If you're a Mac developer, then you are probably aware that Apple will soon be requiring all applications submitted to the Mac App Store be sandboxed.  A sandboxed AppleScript-based application is kind of an oxymoron. Sandboxing denotes that an application will run in its own isolated environment, for security reasons.  Meaning that it doesn't have access to other applications on your Mac.  However, this goes against the nature of AppleScript, which is designed as an inter-application scripting language.  By writing AppleScripts, you can intertwine your various applications together to form complex workflows and automate time consuming things you would otherwise need to do manually.

So, how can you, an AppleScript developer, deal with sandboxing and get your app into the Mac App Store?  You can request temporary entitlements (translation: may not be supported in the future) for the apps and processes with which your app interacts.  Here are the general steps, which will vary depending on the actual function of your app:

1. Use Xcode to create your Cocoa-AppleScript app (AppleScriptObjC app)

2. In the Project Navigator, select your project

3. In the Project Editor, select your app's target

4. In the Summary tab, configure the following settings:

click to enlarge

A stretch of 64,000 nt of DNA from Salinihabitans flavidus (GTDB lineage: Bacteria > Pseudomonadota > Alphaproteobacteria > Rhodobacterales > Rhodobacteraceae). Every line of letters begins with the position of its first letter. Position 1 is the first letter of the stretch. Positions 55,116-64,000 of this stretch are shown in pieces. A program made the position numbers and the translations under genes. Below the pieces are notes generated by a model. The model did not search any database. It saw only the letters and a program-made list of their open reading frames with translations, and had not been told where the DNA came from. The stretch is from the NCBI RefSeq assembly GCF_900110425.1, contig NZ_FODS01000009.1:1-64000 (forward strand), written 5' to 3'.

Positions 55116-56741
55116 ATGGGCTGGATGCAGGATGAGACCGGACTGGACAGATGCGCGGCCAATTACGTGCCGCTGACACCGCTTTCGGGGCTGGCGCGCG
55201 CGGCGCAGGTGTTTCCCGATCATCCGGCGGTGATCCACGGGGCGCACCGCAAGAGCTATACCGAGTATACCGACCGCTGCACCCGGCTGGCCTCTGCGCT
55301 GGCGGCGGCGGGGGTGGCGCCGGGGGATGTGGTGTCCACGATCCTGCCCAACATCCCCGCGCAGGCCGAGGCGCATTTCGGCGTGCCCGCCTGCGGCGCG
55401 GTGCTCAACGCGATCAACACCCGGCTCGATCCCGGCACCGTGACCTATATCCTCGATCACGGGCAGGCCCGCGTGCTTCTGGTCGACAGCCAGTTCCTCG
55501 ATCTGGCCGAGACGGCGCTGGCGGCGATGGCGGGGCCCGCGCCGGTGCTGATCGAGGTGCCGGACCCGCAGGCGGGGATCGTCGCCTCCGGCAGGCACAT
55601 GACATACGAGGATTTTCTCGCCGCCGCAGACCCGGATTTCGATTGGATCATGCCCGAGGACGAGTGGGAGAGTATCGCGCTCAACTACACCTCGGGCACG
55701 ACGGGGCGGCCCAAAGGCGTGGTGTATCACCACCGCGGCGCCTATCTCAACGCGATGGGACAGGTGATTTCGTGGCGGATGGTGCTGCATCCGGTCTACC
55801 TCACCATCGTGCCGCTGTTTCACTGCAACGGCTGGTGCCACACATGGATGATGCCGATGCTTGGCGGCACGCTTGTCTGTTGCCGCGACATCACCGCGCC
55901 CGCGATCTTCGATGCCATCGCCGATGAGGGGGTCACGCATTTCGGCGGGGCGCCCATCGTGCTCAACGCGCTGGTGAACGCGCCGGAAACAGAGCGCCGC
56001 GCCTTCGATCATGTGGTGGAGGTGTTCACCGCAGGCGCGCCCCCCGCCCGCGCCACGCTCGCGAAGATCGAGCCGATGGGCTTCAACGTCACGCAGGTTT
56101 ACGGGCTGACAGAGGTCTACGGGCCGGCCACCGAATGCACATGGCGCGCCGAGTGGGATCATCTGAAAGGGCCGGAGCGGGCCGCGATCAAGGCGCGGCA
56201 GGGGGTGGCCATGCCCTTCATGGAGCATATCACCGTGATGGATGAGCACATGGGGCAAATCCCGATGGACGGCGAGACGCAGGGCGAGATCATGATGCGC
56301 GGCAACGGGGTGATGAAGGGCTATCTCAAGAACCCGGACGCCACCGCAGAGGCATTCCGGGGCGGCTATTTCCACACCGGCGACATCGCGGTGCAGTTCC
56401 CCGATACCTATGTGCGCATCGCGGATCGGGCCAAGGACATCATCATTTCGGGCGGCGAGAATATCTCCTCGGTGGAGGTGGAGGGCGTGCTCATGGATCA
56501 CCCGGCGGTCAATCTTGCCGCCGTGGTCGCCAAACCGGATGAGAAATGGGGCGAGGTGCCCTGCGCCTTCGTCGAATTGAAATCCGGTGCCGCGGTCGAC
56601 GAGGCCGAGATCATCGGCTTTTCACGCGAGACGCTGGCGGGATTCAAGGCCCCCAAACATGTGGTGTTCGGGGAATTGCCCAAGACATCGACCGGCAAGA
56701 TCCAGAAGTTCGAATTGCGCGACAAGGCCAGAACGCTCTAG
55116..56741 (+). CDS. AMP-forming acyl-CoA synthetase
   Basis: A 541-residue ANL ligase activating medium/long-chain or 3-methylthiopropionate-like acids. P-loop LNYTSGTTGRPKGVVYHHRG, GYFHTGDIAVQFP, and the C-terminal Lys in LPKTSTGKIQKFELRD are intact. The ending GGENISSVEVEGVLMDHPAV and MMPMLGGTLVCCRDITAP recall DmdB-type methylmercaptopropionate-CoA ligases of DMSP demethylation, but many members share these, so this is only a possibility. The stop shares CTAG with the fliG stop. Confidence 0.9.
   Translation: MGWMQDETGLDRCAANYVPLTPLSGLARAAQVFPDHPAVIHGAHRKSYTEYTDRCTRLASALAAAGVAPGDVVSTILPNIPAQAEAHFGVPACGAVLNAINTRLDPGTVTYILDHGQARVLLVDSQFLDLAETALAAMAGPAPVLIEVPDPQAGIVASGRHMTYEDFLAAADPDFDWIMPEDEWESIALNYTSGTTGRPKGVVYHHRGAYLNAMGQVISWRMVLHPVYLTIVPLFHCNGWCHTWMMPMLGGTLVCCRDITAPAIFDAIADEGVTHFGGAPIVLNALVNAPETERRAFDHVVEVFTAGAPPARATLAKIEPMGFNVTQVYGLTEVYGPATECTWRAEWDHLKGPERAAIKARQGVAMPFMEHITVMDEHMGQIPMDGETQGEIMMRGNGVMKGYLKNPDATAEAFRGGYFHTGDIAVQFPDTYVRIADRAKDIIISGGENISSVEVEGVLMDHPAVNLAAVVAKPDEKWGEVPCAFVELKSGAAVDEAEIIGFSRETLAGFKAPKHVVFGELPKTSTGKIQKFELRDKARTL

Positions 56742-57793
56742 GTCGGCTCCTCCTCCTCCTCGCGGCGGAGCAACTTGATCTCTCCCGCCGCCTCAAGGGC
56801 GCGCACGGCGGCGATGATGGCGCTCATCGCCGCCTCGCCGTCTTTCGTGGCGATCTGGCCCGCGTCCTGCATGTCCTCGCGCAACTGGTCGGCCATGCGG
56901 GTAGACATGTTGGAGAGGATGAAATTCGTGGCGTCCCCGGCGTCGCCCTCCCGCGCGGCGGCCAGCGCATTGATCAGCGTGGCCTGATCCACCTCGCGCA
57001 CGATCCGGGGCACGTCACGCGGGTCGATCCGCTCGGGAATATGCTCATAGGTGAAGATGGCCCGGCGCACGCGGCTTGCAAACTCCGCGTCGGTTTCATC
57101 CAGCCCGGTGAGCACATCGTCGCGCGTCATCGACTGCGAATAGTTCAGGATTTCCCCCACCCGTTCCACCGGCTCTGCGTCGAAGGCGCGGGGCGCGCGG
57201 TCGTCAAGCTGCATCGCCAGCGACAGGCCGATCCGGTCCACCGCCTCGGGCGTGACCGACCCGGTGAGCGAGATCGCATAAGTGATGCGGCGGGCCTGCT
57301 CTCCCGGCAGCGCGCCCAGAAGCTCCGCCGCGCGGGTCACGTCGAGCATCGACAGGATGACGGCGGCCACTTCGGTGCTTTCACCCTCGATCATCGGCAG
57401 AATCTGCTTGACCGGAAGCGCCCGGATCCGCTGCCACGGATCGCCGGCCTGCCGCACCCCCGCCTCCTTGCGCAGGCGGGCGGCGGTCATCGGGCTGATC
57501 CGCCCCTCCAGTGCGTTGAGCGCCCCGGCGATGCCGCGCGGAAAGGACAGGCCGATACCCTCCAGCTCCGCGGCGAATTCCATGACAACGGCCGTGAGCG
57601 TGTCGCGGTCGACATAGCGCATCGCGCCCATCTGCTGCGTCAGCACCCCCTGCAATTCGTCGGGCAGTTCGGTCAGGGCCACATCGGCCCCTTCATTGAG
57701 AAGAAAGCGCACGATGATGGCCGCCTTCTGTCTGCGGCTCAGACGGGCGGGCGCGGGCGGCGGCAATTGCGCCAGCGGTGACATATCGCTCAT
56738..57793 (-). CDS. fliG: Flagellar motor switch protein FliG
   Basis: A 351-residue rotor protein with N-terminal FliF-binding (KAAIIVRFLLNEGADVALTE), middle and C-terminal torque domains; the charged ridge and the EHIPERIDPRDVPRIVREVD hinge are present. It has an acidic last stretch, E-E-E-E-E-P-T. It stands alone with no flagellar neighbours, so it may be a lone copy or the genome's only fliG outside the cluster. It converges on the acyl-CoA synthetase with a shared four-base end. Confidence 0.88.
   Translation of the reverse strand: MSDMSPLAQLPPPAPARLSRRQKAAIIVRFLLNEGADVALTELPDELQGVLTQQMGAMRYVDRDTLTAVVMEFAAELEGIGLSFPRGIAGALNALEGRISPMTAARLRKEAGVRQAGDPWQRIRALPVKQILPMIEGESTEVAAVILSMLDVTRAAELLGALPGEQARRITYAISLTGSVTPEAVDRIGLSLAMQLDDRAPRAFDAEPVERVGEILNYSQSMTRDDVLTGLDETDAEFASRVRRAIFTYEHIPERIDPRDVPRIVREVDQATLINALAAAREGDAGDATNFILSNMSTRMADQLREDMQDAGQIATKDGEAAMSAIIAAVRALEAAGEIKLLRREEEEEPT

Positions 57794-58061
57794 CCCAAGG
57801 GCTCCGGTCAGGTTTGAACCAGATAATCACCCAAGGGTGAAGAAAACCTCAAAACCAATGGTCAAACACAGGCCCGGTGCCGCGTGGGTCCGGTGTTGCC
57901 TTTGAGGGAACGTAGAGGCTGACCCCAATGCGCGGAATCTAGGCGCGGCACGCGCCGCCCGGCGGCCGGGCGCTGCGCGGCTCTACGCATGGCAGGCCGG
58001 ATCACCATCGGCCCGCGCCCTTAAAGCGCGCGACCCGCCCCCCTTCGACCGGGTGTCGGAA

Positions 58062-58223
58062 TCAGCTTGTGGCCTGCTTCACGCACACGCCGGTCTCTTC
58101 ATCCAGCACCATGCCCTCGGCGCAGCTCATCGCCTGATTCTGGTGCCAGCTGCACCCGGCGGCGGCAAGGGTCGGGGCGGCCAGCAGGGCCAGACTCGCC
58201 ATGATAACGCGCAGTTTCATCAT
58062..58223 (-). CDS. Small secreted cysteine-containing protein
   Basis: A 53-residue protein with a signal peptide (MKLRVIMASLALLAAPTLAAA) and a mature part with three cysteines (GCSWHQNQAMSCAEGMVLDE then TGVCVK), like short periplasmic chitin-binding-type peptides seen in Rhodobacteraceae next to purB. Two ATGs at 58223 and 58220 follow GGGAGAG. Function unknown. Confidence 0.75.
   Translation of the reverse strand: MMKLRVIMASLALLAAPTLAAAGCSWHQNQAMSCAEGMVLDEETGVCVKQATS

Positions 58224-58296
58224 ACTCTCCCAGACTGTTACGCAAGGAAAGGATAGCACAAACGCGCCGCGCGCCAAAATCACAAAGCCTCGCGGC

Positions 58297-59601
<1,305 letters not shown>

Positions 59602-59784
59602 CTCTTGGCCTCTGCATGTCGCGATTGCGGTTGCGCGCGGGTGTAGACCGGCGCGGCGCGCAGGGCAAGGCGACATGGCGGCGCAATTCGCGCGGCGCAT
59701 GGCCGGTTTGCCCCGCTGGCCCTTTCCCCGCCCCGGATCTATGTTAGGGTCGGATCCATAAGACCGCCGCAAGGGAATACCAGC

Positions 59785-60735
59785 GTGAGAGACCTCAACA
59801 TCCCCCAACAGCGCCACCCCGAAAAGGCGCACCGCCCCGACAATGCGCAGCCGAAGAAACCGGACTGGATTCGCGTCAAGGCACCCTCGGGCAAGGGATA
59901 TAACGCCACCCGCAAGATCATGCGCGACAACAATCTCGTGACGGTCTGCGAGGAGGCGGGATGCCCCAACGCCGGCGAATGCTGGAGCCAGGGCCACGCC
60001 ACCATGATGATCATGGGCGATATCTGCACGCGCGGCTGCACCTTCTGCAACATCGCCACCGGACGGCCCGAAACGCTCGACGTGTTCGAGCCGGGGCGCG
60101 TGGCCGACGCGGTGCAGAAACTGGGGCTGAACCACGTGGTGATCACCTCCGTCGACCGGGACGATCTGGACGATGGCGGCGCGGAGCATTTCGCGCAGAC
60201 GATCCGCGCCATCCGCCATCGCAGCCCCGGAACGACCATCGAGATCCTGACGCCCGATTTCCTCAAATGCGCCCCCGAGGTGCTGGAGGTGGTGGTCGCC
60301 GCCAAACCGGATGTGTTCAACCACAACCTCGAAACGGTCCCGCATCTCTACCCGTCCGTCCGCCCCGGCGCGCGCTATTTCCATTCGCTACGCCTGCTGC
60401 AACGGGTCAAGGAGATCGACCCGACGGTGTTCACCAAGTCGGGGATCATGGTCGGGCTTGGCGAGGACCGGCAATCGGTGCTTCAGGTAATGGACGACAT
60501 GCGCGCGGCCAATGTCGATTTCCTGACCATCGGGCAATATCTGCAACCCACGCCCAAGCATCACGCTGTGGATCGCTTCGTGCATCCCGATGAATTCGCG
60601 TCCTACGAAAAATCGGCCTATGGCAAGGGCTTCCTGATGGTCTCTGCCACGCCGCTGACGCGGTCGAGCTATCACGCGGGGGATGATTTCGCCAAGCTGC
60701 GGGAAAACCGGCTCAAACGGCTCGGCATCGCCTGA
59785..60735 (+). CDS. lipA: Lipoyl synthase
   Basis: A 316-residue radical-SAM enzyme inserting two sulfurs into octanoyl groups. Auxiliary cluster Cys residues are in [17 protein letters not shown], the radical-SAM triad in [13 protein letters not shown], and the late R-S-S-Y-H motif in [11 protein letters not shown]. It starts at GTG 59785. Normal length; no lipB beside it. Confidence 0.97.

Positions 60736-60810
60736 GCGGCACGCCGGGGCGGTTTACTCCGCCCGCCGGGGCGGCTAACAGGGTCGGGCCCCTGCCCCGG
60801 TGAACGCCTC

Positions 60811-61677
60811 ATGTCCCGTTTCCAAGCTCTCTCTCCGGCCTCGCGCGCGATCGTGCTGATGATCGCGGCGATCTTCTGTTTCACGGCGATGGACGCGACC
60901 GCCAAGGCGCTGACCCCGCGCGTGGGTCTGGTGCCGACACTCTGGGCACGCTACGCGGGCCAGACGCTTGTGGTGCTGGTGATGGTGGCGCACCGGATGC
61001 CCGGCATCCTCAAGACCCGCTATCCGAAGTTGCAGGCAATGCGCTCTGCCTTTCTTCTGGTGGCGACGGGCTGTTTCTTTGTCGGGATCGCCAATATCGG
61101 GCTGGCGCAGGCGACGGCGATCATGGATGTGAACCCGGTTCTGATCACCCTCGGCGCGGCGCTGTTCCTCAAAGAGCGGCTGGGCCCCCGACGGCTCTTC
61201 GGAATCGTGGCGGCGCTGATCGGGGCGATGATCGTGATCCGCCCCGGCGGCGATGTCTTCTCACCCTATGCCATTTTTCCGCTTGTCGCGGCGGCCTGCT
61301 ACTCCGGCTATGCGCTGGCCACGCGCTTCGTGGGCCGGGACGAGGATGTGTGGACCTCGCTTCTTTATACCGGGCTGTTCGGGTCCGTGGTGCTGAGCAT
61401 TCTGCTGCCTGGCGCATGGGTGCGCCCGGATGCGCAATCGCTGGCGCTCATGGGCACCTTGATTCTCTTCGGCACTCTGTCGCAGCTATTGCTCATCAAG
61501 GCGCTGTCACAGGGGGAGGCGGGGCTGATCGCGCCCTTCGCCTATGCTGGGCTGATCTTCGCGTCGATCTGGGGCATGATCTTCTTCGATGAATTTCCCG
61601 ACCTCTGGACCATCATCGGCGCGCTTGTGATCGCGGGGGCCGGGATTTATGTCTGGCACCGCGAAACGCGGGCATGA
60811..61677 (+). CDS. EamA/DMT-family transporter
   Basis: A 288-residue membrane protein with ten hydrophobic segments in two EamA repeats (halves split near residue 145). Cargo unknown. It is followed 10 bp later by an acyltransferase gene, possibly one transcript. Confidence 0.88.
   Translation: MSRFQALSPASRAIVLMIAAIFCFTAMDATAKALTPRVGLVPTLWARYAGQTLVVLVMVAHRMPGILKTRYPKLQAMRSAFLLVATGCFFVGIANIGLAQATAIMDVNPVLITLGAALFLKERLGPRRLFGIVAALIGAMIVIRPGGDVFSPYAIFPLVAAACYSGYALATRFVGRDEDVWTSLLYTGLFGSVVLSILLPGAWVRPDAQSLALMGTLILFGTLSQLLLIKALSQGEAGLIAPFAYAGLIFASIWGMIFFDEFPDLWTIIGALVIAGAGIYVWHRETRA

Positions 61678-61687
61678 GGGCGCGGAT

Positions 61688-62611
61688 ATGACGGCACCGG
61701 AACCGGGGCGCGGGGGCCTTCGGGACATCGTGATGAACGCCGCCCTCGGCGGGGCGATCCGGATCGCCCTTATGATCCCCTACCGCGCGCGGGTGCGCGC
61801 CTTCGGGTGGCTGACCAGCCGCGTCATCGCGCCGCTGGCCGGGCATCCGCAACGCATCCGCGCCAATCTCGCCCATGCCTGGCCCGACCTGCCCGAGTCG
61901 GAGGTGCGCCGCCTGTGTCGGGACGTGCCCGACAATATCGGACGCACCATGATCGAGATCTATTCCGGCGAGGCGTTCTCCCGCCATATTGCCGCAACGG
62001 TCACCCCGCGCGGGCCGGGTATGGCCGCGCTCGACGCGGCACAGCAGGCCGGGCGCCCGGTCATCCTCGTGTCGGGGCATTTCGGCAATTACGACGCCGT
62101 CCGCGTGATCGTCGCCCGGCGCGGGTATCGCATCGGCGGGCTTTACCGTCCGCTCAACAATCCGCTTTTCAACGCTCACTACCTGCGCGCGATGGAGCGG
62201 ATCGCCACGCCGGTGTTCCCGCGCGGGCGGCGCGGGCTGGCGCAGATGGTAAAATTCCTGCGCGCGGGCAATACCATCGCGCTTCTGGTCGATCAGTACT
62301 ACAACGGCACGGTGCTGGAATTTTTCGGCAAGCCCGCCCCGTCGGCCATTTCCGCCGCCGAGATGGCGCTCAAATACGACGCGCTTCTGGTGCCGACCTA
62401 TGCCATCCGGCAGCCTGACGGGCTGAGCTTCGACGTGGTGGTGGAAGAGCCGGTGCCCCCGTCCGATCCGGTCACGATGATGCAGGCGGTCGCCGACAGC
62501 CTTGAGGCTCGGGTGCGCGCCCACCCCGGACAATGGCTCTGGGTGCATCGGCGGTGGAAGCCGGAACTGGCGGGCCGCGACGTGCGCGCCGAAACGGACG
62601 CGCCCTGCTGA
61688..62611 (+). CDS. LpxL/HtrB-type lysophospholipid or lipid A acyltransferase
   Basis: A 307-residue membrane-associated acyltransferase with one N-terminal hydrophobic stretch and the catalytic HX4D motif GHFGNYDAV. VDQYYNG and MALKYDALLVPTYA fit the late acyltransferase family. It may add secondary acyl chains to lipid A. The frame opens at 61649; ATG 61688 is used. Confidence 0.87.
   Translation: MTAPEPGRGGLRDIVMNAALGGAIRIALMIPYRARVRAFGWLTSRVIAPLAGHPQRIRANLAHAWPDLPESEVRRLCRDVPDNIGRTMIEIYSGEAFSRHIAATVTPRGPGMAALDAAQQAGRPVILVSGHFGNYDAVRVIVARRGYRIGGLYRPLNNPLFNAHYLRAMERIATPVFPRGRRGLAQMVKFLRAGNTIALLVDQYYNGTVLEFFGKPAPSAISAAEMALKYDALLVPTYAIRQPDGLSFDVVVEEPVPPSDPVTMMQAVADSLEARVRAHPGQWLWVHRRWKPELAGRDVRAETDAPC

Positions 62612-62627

- Enable Entitlements - Select this checkbox to turn entitlements on for your app

- App Sandbox - Select this checkbox to turn sandboxing on for your app

- File System - If you plan to use file/folder user interaction commands, such as "choose file", "choose folder", and "choose file name", then set this dropdown to "Read/Write Access".  Do the same if you plan to use commands such as "open for access" and "write".

5. In the Project Navigator, select the .entitlements file that should have been created automatically

6. Add an entry for "".  If you will have multiple entitlements, set this to be an array. Otherwise, set it to a string.  Add UTI entries for each application your app needs to target. For example, for the Finder, add "". For iTunes, add "". If you don't add a temporary Apple Events entitlement and the necessary UTIs, then your app will produce errors when attempting to target external applications.

click to enlarge

7. If your app will write to a directory in the user's home folder, add an entry for "".  Set this to be an array, and add paths to any folders you will write to, beginning each with a slash. I.e. /Desktop/ represents the user's Desktop.

That should do it.  Build and run your project, and check Xcode's debug console for problems.

Download an example of a sandboxed Cocoa-AppleScript Xcode project here.

Official documentation for sandboxing an app can be found on Apple's developer website.

Note that sandboxing doesn't affect strictly AppleScript applications.  Other applications could potentially be affected, as well, including Automator* and numerous popular third-party applications.  Well, to be fair, these applications could still work.  They just couldn't be submitted to the Mac App Store once Apple's sandboxing requirement goes into effect, at least not without employing temporary entitlements.

For more on the growing controversy regarding sandboxing and inter-application communication, check out:

* In theory, Automator actions contained within a sandboxed application should not need to be sandboxed themselves.  This is because they would technically fall under the scope of the application that loads and runs them - in this case - Automator.  So, their capabilities should be governed by Automator's sandbox, which, due to the nature of Automator, should allow them to run unimpeded.